Partly a biography of ""the most influential media baron of our time,"" more a critique of that baron's stewardship of the...


"NEWHOUSE: All the Glitter, Power, and Glory of America's Richest Media Empire and the Secretive Man Behind It"

Partly a biography of ""the most influential media baron of our time,"" more a critique of that baron's stewardship of the public interest, an ambitious assemblage that falls short of a strong narrative or full indictment. Newsday reporter Maier never received access to his little-known subject -- S.I. ""Si"" Newhouse Jr., ruler of a chain of newspapers, of CondÉ Nast Publications (publisher of Vogue and Vanity Fair, among other magazines), and of the Random House book publishing empire -- so his portrait is understandably sketchy. After tracing Newhouse's youthful unhappiness and professional meanderings, the author gets sidetracked with more interesting characters, such as Si's ""surrogate father,"" Alexander Liberman, longtime editorial director of CondÉ Nast. There, Newhouse blurred ""the distinction between editorial and advertising,"" Maier writes, sins later magnified at the reborn Vanity Fair and the newly acquired New Yorker. The narrative then turns to Si's friendship with the notorious Roy Cohn, who set in motion what seems to be Newhouse's most glaring ethical lapse: the Newhouse-owned Cleveland Plain Dealer succumbed to Mafia pressure to retract an investigative story on Teamster boss Jackie Presser. (Like most controversies in the book, this has been reported on in depth before.) Maier moves on to the complex tax maneuvering that saved oodles for Newhouse's Advance Publications, allowing him to acquire Random House in 1980. The author recounts how Newhouse's bottom-line mentality led to the controversial firings of veteran editors and sullied the company's reputation. Profiling editor Tina Brown (who agreed to interviews), he reveals that Si had planned to pull the plug on Brown's Vanity Fair until the famous Reagan cover turned the magazine's fortunes around. Si often drops out of the narrative when it veers into lengthy but not probing reports on the personalities and internal politics of Newhouse's empire, but Maier makes the worthy point that pundits have rarely examined the way ""the nation's largest private media company"" affects journalism and culture. In the public interest, surely. But will the public, outside the media world, be interested in this mediocre effort?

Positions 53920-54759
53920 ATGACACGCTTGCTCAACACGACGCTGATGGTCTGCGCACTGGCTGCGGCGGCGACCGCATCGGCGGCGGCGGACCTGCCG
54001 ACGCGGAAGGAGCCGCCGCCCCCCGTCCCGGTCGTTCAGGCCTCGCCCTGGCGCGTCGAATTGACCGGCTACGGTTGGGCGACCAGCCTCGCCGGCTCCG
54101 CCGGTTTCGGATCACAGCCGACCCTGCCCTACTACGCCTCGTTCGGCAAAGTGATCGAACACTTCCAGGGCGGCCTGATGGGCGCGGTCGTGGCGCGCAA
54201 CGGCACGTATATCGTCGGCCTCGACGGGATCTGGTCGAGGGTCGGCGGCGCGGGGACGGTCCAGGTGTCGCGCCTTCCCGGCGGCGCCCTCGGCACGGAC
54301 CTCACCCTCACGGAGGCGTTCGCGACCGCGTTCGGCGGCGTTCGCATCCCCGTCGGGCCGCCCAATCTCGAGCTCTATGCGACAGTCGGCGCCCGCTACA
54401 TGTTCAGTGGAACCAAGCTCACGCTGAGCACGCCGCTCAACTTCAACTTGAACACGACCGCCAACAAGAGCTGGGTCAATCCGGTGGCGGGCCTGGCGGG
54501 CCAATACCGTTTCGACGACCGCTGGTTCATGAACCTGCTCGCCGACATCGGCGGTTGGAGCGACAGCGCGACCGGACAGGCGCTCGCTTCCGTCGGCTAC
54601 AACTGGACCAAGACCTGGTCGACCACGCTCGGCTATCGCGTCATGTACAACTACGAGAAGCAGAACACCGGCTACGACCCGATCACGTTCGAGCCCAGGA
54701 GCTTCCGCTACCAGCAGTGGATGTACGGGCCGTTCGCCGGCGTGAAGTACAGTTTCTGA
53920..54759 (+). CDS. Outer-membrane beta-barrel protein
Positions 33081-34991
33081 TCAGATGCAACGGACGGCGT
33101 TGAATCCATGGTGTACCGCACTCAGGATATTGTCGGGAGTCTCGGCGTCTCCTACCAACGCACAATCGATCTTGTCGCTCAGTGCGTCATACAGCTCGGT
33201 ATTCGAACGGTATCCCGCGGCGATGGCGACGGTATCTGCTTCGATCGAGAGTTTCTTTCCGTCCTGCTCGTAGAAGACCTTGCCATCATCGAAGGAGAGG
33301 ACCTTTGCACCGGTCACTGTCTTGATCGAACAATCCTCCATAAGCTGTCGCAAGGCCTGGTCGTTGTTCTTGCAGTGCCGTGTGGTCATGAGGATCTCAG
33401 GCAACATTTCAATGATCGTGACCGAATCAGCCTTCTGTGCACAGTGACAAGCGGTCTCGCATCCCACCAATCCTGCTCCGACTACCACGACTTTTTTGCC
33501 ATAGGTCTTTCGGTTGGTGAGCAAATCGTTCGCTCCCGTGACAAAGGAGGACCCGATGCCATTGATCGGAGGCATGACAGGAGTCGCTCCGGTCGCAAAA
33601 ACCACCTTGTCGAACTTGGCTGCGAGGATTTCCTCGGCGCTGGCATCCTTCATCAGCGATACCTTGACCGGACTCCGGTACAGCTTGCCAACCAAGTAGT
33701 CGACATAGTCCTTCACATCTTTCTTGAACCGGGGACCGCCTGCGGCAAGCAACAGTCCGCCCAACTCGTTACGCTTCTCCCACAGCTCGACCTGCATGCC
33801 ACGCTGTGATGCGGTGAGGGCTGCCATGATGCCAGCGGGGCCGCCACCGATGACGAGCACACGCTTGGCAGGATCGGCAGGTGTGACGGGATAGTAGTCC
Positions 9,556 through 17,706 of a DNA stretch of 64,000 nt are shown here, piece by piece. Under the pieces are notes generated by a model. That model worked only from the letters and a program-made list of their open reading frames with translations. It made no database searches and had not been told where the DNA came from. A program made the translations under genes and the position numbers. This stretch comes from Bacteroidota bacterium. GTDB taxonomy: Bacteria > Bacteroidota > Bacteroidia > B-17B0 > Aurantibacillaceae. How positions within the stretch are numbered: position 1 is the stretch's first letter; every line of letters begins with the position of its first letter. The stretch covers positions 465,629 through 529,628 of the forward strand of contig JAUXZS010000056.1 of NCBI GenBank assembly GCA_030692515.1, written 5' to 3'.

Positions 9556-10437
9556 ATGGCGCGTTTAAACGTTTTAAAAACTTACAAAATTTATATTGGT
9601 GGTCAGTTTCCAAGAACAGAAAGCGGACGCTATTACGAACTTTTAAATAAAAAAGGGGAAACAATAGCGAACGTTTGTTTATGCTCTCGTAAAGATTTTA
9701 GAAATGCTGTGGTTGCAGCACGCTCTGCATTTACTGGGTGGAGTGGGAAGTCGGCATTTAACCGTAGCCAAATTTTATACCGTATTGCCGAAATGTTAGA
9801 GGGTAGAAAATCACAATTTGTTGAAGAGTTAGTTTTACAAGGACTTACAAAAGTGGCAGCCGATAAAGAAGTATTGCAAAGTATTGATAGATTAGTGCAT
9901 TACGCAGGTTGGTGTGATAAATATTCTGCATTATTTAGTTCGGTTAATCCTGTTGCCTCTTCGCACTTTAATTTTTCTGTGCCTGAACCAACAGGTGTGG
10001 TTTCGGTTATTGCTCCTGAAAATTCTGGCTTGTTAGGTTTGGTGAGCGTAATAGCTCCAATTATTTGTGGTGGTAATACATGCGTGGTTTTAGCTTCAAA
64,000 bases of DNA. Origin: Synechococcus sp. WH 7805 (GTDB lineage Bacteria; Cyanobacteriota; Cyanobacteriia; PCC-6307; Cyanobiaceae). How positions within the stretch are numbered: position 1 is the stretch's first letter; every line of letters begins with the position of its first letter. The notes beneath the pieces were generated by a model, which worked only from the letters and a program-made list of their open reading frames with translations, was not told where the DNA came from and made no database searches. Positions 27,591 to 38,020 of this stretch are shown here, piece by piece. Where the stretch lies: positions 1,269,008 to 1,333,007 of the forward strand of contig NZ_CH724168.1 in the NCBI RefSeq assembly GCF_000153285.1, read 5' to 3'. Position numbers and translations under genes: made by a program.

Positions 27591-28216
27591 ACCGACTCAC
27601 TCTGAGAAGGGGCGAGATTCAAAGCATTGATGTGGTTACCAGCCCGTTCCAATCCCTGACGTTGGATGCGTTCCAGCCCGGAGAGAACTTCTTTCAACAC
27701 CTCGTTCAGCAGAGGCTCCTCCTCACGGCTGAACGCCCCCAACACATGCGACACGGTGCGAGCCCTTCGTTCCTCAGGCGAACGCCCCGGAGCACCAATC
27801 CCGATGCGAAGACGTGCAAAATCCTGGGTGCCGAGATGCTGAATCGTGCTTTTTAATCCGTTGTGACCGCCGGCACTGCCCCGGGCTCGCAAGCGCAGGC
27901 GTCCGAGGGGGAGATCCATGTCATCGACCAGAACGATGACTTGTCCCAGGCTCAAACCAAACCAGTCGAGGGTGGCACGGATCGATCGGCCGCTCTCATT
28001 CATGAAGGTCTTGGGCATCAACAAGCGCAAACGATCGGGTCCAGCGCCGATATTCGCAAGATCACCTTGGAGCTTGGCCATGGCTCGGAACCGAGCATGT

Pub Date: Oct. 1, 1994


Page Count: 480

Publisher: Dunne/St. Martin's

Review Posted Online: N/A

Kirkus Reviews Issue: Sept. 15, 1994